The survey took place in November in conjunction with survey company SKOP.
A number of questions presented multiple choice answers.
Of those in the sample pool of 2,192 people, three out of four – or 73% – of participants were found to have gambled in the last year, up 7% from the 2020 survey.
When asked “in which places have you gambled in the last 12 months” 86% of participants said that they had gambled at home in the last year. A total of 20% gambled in a retail facility, down 5% compared to 2020, while 5% stated they had gambled at their job – up 1%.
These numbers may be attributed to the novel coronavirus (Covid-19) pandemic, when many in-person gambling venues were shut down.
During this time the Swedish government implemented a controversial deposit cap of SEK5,000. This was extended several times, and was abolished in November 2021. However, earlier this month Sweden’s Ministry of Finance launched a consultation on a lower deposit cap of SEK4,000 for casinos.
In response to what is of most importance when playing, the probability of winning was the most popular factor at 41%. The size of the winnings was second at 36%, while controlled play and entertainment tied in third at 33%.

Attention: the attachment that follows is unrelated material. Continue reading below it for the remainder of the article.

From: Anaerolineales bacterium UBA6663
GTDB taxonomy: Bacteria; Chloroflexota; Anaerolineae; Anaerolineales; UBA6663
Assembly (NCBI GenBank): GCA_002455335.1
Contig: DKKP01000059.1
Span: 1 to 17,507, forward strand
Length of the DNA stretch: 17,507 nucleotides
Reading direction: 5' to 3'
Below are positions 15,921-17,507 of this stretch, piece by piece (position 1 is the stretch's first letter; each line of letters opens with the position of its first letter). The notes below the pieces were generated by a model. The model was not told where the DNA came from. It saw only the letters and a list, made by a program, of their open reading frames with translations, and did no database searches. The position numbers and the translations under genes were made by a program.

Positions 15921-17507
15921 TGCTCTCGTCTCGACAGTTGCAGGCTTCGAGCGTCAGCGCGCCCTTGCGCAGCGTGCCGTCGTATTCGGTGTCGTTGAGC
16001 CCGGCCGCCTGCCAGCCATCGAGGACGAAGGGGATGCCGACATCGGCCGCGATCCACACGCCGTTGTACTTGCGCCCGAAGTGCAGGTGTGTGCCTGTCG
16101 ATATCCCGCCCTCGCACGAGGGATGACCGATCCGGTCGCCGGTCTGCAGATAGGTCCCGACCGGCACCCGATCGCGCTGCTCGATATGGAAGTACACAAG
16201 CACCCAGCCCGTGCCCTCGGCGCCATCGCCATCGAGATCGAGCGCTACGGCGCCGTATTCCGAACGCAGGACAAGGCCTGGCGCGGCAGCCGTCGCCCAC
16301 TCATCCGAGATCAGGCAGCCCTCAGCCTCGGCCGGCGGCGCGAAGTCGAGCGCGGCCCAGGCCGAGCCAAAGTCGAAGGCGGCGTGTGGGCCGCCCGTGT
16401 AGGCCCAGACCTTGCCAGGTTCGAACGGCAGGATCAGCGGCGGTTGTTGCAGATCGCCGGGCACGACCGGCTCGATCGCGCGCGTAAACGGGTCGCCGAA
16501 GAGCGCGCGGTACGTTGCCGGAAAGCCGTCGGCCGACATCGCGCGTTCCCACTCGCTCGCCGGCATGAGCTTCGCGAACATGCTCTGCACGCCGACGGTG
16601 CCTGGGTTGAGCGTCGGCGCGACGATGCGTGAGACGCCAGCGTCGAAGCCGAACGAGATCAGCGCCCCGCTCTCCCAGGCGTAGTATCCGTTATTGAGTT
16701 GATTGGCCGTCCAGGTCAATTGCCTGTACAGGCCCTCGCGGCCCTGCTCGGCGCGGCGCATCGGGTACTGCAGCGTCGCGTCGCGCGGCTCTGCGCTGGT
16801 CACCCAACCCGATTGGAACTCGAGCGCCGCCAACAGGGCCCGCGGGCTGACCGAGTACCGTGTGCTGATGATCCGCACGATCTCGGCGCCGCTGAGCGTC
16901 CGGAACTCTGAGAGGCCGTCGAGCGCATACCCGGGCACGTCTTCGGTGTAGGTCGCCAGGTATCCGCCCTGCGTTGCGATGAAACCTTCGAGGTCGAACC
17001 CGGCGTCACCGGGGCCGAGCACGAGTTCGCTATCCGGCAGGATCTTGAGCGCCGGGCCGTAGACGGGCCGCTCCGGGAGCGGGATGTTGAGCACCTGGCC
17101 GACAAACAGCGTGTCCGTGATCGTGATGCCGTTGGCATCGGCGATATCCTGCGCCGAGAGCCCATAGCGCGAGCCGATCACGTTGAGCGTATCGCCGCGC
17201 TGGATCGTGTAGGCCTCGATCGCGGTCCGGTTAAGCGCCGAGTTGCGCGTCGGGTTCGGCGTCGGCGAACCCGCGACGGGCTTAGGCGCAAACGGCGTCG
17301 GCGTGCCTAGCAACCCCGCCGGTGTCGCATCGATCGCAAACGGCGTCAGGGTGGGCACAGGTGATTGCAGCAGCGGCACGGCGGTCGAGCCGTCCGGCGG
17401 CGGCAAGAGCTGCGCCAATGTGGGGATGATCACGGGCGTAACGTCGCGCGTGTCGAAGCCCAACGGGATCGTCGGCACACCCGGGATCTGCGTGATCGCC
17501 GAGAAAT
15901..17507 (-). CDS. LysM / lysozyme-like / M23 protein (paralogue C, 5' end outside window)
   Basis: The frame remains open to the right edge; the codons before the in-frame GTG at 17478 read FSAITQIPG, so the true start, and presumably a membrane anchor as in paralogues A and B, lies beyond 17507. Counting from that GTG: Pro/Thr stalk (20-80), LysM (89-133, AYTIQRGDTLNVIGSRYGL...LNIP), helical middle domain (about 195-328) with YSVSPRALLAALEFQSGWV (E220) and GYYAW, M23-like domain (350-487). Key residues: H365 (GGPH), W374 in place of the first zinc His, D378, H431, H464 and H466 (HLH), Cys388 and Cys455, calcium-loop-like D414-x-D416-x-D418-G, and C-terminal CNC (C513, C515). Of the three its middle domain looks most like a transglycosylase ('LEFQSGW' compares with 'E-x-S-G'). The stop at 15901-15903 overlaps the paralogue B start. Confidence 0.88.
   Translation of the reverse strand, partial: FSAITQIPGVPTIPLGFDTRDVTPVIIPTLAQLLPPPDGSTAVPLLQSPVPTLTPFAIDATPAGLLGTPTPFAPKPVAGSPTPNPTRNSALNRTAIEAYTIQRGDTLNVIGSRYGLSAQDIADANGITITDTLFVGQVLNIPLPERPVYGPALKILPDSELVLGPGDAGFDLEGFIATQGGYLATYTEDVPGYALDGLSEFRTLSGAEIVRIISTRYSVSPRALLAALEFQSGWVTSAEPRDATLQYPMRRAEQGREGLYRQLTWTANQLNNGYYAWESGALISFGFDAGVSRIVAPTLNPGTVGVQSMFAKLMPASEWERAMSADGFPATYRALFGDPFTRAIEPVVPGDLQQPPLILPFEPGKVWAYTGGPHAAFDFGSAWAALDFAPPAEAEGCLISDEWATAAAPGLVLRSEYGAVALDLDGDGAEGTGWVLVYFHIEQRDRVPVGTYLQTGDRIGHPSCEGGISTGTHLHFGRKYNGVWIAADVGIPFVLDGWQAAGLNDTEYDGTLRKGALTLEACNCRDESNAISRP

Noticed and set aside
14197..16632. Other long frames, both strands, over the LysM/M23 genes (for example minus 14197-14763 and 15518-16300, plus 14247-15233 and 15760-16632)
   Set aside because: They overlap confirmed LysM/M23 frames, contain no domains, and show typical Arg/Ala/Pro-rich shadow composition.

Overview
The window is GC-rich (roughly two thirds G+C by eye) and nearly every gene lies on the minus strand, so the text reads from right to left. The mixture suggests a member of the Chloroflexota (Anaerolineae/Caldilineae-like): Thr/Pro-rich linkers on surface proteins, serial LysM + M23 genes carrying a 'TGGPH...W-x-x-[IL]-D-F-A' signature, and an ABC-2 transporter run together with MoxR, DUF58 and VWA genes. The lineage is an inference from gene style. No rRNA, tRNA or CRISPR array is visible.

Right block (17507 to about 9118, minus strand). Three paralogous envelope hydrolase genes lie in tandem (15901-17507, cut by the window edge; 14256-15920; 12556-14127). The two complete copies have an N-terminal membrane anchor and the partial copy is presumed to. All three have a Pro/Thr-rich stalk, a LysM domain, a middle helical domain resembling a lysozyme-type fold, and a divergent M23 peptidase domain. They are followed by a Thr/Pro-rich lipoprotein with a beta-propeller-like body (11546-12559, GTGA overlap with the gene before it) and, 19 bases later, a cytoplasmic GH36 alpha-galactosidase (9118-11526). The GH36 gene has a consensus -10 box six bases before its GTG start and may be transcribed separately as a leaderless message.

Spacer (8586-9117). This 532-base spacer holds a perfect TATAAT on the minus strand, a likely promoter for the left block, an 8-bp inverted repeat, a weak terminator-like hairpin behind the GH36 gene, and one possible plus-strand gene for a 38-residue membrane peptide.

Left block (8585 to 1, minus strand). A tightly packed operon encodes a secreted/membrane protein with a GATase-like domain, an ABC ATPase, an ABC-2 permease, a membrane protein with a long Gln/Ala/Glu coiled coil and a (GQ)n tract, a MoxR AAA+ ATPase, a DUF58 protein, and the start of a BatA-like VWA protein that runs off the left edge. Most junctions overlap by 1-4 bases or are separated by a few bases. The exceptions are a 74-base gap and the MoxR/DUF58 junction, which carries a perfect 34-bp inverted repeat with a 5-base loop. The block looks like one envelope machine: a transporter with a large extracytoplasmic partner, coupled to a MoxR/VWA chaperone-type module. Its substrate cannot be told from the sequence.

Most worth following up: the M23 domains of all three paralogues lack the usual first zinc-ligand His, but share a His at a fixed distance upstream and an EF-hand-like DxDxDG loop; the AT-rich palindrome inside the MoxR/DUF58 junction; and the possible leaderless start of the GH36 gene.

A total of 46% of respondents said they had not used an online gaming account in the previous 90 days. This is up 10%. Meanwhile 39% had used one account, while 12% had used two. Just 2% had used three or more accounts.
When asked whether they believed Swedish operators take responsibility for problem gaming, 35% responded “yes, to some extent” while 27% responded “no, not at all”. Elsewhere 7% said “yes, absolutely” – down 5% – while 32% said they did not know.
In addition, 59% of respondents were aware of Sweden’s self-exclusion service, spelpaus.se, but had not used it. A total of 1% reported using it.
A majority of respondents – 53% – said they had seen or heard advertisements for gambling every day or every week.
In June 2021 Sweden’s Ministry of Finance launched a consultation into gambling advertising in the country, proposing that it be treated with the “special moderation” attributed to advertising alcohol.